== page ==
Oh, and the icing on the cake was the announcement (several times) that the church choir was featured on a local television news program last Wednesday and that the station is holding a vote for the several choirs they will feature weekly to see, via Internet voting, which choir is the best in the metroplex. That one stirred the bile a little bit. I mean, if your choir is designed for the purpose of uplifting God and augmenting the worship of God, then exhorting your parishioners to vote early and often (my words, not theirs) for your choir as being better than all the rest that are featured on the television news segment seems to be serving man a whole lot more than it is serving God. That's my opinion, anyway, for what it's worth.
Everyone was very polite and nice, though. Overall, it was a pleasant enough experience, but still quite jarring.
I'm afraid it is going to be an uphill battle to meet that application criterion (the potential hypocrisy of my going to church just to meet it notwithstanding). I wonder whether they would accept a nice recommendation from a (somewhat) reclusive Canadian Muslim.
Oh, well, I'll burn that bridge when I come to it.
Hoping that your readings of the 12th and of the 19th
went well, I remain
Yours beyond 300,
Hey, Jeff! Thanks for helping me fill up the Sunday Edition once again. I'm certainly standing by in the event that you want someone to vouch for the fact that you are one of a small handful of believers of God in the context of the discussion group and that you stood your ground against universal opposition in defending the validity of my belief in demonic possession as a genuine present-day threat (which I suspect you don't share) and that you would not give in against pretty relentless pressure to denounce me, with your psychology background, as clinically insane. Personally, I find that a more impressive demonstration of faith in God than regular church attendance. If you need me to put that more coherently in a letter, I'll do my level best.
I used to actively denounce Large Scale Organized Religion (regularly late-night viewing of the PTL Club with Jim and Tammy Faye was a major impetus behind Church & State) but at this point I have to confess that I don't know what to think. Personally, I believe there are a lot better used for a million dollars a month for faith-based purposes, but I also have no idea what's at stake or where we are in God's Plan. It's very possible that the Texas mega-churches are the last and best hope of Fundamentalist Christianity in the war against Terrorist Islam—a matter of Go Large or Go Home?—and that all of the Internet voting, plasma TV stuff is a slightly unsavoury but essential component of making sure there is still a Large Christian Standard around which to rally. As opposed to, say, the Anglican Church which seems to be determined to wish itself into non-existence through the active embracing of ethical relativism and feminist-based social engineering. A lot depends on how much of their livelihood that $600 a week constitutes, I think. For some of those guys it might be half their paycheque and for others just the skimmings from the petty cash box. The Synoptic Jesus praised the widow who contributed a single mite because it was all her substance rather than the Ostentatious Big Spenders in the Temple. I don't think that rule has been made null and void in the interim.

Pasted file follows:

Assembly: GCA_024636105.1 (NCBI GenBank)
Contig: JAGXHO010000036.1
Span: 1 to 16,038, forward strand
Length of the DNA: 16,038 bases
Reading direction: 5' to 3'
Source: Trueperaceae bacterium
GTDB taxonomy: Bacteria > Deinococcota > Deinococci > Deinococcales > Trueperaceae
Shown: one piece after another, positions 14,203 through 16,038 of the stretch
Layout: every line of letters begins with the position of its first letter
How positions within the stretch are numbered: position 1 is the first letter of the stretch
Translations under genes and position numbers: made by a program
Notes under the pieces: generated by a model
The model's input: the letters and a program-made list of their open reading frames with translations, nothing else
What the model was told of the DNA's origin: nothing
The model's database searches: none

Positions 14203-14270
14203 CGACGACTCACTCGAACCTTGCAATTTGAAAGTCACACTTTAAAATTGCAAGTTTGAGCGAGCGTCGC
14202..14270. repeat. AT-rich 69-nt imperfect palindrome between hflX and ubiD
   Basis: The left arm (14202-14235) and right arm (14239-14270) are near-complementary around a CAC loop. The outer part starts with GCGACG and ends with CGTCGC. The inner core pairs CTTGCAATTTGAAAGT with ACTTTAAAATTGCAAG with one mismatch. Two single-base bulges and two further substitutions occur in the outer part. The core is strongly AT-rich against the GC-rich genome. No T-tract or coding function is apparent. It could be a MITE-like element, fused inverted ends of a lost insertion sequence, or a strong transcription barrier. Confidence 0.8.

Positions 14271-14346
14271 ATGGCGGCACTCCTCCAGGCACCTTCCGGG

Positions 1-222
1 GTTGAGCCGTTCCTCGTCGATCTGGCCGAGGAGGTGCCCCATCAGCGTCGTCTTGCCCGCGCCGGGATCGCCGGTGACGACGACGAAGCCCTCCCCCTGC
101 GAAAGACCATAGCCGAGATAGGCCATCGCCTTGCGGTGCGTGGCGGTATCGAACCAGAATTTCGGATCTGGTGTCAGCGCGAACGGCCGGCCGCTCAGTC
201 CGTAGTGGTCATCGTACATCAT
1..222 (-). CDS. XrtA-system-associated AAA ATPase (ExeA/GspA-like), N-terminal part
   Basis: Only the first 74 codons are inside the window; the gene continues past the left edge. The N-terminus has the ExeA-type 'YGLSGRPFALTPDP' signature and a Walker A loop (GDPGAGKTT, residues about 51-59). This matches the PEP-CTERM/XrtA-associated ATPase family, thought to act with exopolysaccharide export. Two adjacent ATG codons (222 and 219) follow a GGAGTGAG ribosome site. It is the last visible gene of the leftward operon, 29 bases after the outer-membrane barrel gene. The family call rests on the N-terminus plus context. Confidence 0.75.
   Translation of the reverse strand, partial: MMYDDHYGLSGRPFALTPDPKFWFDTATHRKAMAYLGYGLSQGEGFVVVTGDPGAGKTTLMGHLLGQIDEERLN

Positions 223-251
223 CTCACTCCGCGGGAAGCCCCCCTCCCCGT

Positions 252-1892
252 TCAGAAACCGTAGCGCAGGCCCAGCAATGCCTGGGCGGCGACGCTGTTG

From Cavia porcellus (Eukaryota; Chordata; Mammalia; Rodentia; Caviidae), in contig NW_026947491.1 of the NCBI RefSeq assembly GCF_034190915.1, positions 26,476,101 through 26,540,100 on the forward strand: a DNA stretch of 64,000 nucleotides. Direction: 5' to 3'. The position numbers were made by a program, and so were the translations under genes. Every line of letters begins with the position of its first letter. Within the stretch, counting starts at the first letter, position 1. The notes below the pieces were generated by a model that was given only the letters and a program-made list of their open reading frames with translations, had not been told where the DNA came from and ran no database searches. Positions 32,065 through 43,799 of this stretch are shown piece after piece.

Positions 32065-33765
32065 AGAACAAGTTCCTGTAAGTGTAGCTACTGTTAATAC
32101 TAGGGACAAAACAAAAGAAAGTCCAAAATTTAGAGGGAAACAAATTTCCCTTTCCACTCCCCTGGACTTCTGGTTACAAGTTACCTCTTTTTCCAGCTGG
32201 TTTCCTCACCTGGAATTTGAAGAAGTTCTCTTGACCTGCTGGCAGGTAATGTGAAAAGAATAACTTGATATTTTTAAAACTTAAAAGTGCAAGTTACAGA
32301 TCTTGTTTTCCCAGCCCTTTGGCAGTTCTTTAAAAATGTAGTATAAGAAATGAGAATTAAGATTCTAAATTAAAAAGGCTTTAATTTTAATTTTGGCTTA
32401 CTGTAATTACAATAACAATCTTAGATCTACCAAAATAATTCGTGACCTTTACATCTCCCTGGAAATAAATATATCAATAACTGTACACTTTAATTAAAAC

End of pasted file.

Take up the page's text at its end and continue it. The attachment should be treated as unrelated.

Same thing with the Christian college telling you that they want regular church attendance or someone to vouch for you. You can call that "compulsion in religion"—which is theoretically something we're fighting Terrorist Islam over—but it can also be a necessary rear-guard action against rampant secular humanism and corruption. Unless we, as God-fearing men, start linking ourselves up and getting some semblance of standards back onto the table, we're not far from turning society into the gray interchangeable mass that none of us wants it to be. And with THAT territory, I think, comes the acceptance that different people are going to perceive of different ways to avoid the fate we seem to be on a collision course with. For me, it's scripture and feeding the poor, no church. But I certainly can't fault the reasoning of anyone who sees the situation differently.
Particularly if they can raise a million dollars a month doing it.